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Annales Geophysicae An interactive open-access journal of the European Geosciences Union
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Volume 33, issue 7
Ann. Geophys., 33, 805–828, 2015
© Author(s) 2015. This work is distributed under
the Creative Commons Attribution 3.0 License.
Ann. Geophys., 33, 805–828, 2015
© Author(s) 2015. This work is distributed under
the Creative Commons Attribution 3.0 License.

Regular paper 03 Jul 2015

Regular paper | 03 Jul 2015

Impact of local data assimilation on tropical cyclone predictions over the Bay of Bengal using the ARW model

M. M. Greeshma1, C. V. Srinivas1, V. Yesubabu2, C. V. Naidu3, R. Baskaran1, and B. Venkatraman1 M. M. Greeshma et al.
  • 1Radiological Safety Division, Radiological Safety & Environment Group, Indira Gandhi Centre for Atomic Research, Kalpakkam 603102, India
  • 2National Atmospheric Research Laboratory, Gadanki 517112, India
  • 3Department of Meteorology & Oceanography, Andhra University, Visakhapatnam 517112, India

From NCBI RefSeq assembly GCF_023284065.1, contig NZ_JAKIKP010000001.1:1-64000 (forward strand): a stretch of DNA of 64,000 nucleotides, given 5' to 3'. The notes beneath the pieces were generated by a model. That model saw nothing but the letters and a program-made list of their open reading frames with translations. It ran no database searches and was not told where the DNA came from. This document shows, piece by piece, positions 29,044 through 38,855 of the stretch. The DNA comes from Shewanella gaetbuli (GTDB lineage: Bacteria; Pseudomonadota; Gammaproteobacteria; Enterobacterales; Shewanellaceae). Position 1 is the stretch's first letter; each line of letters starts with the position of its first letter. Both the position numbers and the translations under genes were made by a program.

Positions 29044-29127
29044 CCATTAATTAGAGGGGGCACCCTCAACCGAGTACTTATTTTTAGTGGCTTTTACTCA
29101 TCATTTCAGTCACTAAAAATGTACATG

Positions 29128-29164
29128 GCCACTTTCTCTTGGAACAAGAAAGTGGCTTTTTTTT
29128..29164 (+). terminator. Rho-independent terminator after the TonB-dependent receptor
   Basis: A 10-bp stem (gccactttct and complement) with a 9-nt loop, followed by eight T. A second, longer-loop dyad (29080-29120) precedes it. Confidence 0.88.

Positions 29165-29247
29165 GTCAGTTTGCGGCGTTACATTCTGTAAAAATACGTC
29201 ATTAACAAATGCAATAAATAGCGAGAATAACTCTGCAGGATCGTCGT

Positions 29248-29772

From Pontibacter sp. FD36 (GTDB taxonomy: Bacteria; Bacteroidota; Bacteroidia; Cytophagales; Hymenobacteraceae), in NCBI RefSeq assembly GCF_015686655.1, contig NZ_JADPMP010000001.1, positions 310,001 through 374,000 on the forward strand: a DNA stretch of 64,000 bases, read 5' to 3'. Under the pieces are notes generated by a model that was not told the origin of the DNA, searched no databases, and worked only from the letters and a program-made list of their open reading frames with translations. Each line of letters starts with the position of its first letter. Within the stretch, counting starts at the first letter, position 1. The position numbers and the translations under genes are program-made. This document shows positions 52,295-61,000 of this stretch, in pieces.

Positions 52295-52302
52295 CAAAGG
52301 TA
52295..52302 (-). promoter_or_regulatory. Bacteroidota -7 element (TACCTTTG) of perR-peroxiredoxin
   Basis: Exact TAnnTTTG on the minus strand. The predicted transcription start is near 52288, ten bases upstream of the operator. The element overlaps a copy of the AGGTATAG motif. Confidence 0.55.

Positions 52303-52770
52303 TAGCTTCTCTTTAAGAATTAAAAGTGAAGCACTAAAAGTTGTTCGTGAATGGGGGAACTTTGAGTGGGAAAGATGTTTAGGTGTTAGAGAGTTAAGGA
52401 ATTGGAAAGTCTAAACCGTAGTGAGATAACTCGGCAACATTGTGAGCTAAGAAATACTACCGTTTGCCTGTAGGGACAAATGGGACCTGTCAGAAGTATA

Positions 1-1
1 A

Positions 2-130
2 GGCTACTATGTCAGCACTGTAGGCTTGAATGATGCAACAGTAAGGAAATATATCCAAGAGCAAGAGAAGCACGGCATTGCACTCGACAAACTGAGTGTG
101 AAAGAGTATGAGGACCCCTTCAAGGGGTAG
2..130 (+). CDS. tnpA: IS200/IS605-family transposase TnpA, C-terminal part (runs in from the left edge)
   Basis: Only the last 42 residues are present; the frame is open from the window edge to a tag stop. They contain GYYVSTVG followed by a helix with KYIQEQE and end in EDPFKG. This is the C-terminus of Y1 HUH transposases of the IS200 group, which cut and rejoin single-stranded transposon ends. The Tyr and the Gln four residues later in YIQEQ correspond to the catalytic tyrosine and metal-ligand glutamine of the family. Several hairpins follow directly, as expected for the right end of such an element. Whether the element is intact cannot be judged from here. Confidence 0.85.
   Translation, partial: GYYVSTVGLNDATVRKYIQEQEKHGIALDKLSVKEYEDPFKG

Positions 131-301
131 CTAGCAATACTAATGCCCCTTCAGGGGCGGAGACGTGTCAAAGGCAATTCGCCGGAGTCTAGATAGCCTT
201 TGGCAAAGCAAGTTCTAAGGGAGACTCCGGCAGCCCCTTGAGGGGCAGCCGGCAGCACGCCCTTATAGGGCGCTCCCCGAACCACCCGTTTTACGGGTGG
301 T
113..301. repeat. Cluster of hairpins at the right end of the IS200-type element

Abstract. The tropical cyclone (TC) track and intensity predictions over Bay of Bengal (BOB) using the Advanced Research Weather Research and Forecasting (ARW) model are evaluated for a number of data assimilation experiments using various types of data. Eight cyclones that made landfall along the east coast of India during 2008–2013 were simulated. Numerical experiments included a control run (CTL) using the National Centers for Environmental Prediction (NCEP) 3-hourly 0.5 × 0.5° resolution Global Forecasting System (GFS) analysis as the initial condition, and a series of cycling mode variational assimilation experiments with Weather Research and Forecasting (WRF) data assimilation (WRFDA) system using NCEP global PrepBUFR observations (VARPREP), Atmospheric Motion Vectors (VARAMV), Advanced Microwave Sounding Unit (AMSU) A and B radiances (VARRAD) and a combination of PrepBUFR and RAD (VARPREP+RAD). The impact of different observations is investigated in detail in a case of the strongest TC, Phailin, for intensity, track and structure parameters, and finally also on a larger set of cyclones. The results show that the assimilation of AMSU radiances and Atmospheric Motion Vectors (AMV) improved the intensity and track predictions to a certain extent and the use of operationally available NCEP PrepBUFR data which contains both conventional and satellite observations produced larger impacts leading to improvements in track and intensity forecasts. The forecast improvements are found to be associated with changes in pressure, wind, temperature and humidity distributions in the initial conditions after data assimilation. The assimilation of mass (radiance) and wind (AMV) data showed different impacts. While the motion vectors mainly influenced the track predictions, the radiance data merely influenced forecast intensity. Of various experiments, the VARPREP produced the largest impact with mean errors (India Meteorological Department (IMD) observations less the model values) of 78, 129, 166, 210 km in the vector track position, 10.3, 5.8, 4.8, 9.0 hPa deeper than IMD data in central sea level pressure (CSLP) and 10.8, 3.9, −0.2, 2.3 m s−1 stronger than IMD data in maximum surface winds (MSW) for 24, 48, 72, 96 h forecasts respectively. An improvement of about 3–36 % in track, 6–63 % in CSLP, 26–103 % in MSW and 11–223 % in the radius of maximum winds in 24–96 h lead time forecasts are found with VARPREP over CTL, suggesting the advantages of assimilation of operationally available PrepBUFR data for cyclone predictions. The better predictions with PrepBUFR could be due to quality-controlled observations in addition to containing different types of data (conventional, satellite) covering an effectively larger area. The performance degradation of VARPREP+RAD with the assimilation of all available observations over the domain after 72 h could be due to poor area coverage and bias in the radiance data.

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